That’s because the floor that the teams will be playing on was designed and built by Connor Sports, which is based in Elk Grove Village. According to the Daily Herald, the business has been making the courts for the event since the 2005 edition. They also constructed courts for the regional round sites for both the men’s and women’s tournaments using carefully-selected maple trees from Michigan’s Upper Peninsula.

“March Madness gets everybody excited around here,” Jon Isaacs, Connor’s vice president told the newspaper. “It makes us feel like we’re on top of the world.”

In addition to providing courts for the Final Four, Connor Sports has also designed and installed floors for a variety of teams, including the Toronto Raptors and Boston Celtics of the NBA, and they were also the official court provider of the FIBA World Cup of Basketball in 2014. Each of the courts they create cost an average of $100,000, but the price varies depending on how large the playing surface is and how intricate the design on the floor ends up being.

This year’s court is especially complex, with a variety of woodstains, finishes, and logos all over the playing surface in Indianapolis. According to the Herald story, the final product cost the NCAA around $150,000, and the 250 panels that make up the surface weighed a total of 60,000 pounds.  

The National Championship stage from plank to paint… #FinalFourBuilt by Connor Sports

Posted by NCAA March Madness on Friday, March 27, 2015

]]>
<![CDATA[Portillo's Coming to Gurnee]]> Fri, 03 Apr 2015 18:45:12 -0500 http://media.nbcchicago.com/images/206*120/portillos3.png

Residents of Gurnee won’t have to drive far much longer to satisfy their craving for a Chocolate Cake Shake, Italian Beef or famed Portillo’s Hot Dog, as the restaurant group plans to open a new location right in town.

Gurnee Mayor Kristina Kovarik confirmed with the Daily Herald that Portillo's applied for a permit with the city Thursday.

They aim to open up shop at 6447 Grand Ave., replacing the former Applebee's, the publication reports.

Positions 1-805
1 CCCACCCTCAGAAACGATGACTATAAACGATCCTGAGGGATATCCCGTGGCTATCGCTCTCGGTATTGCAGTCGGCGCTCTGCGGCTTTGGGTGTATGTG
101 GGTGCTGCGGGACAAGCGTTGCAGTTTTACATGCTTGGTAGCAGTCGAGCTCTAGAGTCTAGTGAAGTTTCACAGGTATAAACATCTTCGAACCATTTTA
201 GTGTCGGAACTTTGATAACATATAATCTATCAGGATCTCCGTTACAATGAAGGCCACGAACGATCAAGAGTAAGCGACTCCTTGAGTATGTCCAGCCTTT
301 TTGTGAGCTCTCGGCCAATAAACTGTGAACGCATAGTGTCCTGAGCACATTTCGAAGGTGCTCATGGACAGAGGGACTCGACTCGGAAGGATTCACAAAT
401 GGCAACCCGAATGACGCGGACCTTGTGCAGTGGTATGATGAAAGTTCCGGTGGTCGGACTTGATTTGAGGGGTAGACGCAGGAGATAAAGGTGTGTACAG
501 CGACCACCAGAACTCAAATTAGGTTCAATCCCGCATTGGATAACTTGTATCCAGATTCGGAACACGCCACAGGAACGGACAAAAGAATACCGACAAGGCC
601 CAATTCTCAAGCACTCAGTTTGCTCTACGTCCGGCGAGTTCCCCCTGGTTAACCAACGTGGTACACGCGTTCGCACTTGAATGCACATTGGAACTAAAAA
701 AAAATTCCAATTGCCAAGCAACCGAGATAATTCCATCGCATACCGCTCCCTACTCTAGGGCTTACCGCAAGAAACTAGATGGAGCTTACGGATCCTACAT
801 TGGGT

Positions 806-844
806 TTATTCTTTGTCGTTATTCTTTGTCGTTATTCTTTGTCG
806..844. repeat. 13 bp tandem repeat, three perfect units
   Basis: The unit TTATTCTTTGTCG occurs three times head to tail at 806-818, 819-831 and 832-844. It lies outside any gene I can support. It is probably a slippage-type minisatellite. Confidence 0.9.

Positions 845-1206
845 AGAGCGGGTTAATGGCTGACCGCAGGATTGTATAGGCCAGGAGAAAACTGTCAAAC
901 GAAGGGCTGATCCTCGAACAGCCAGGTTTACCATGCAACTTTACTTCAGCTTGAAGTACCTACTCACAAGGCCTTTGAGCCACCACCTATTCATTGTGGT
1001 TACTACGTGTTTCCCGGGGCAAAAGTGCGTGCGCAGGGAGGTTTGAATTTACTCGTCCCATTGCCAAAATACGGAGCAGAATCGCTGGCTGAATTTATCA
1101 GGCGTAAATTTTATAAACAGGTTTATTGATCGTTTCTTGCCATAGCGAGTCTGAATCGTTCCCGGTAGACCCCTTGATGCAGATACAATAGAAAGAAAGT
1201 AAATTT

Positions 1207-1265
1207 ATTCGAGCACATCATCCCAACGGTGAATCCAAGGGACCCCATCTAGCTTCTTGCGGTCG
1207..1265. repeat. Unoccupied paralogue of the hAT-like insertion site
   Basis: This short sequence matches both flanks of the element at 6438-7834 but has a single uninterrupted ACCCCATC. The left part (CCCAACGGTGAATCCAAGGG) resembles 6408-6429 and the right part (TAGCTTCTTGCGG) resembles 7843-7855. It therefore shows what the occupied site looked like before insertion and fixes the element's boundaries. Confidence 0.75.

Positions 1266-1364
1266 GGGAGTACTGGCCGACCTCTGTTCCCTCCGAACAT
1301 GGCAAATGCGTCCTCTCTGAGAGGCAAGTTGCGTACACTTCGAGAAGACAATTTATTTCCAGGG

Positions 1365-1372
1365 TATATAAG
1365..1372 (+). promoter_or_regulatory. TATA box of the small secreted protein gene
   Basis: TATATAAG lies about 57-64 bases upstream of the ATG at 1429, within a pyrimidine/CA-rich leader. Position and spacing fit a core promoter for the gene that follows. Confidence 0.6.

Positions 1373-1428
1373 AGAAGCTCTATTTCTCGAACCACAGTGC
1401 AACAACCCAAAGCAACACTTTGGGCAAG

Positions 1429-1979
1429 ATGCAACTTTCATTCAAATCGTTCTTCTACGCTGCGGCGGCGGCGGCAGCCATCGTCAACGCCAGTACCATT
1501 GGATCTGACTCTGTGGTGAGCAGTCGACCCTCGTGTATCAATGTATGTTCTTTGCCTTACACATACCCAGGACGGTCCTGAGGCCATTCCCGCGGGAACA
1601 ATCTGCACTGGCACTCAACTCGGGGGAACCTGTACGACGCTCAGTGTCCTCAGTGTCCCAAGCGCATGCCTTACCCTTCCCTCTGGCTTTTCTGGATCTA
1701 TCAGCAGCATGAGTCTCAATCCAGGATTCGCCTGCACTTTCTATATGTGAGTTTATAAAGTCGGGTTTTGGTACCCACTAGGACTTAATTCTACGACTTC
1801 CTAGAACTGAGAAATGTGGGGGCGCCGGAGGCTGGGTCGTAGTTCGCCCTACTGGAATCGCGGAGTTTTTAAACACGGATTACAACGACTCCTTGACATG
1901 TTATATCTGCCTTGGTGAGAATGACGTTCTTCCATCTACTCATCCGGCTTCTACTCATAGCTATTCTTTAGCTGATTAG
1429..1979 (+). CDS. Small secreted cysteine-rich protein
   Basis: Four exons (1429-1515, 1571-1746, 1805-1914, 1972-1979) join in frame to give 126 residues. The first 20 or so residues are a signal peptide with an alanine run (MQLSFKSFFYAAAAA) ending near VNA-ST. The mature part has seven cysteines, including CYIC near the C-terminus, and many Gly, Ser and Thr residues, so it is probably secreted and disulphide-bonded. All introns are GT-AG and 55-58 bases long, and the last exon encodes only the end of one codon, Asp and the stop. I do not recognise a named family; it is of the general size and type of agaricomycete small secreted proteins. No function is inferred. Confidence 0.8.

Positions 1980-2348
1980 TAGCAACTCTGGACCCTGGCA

"It's a big first step," Kovarik told the Daily Herald. "We've wanted a Portillo's for a really long time."

The restaurant group will still have to jump through some hoops before they can open their doors, but Kovarik said their application is “a big first step.”

"We're in the very early stages," Kovarik said, adding the restaurant group. "There's a long road ahead."

Once the restaurant group receives a special use permit and gains approval from the plan commission, she says, they will be able to open later this year.



Photo Credit: Instagram/PortillosHotDogs]]>
<![CDATA[6 Things College Seniors Should Do Before Graduation]]> Fri, 03 Apr 2015 09:17:28 -0500 http://media.nbcchicago.com/images/213*120/graduation+generic+new.JPG

Summer is almost here and that means thousands of college seniors across the country will soon flood the job market in search of their first real job.

For the best chance of success in the job search, college seniors have a lot of preparation to do.

Here are a few tips to help those preparing to finish school get ready to enter the workforce – and hopefully land their dream job after graduation day.

Take advantage of networking organizations: Use networking events on campus as an opportunity to expand your contacts and to become more comfortable with making conversation with people you just met. You’ll also learn how to interact with prospective employers and what experience and skills hiring managers value.

Join your profession’s student group: You can build connections within your profession by attending industry student events. Treat every interaction like an interview – these people likely will be your contemporaries.

Become friendly with career services: Get acquainted with the career services on your campus – they are there to help you find a job. Use their resources, their connections and their expertise to help you prepare throughout the year to land that ideal job. Make an appointment with a staff member to get personalized advice and guidance.

Tap your network: You don’t have to go far to network – for industry insight, just look at your own network of family, friends, alumni and professors. Let them know you’re job hunting, they might know someone who’s already established in your desired field. Set up informational meetings when appropriate, or get in touch with an alumni in your desired field to build relationships and to learn what it’s like to work professionally in the industry.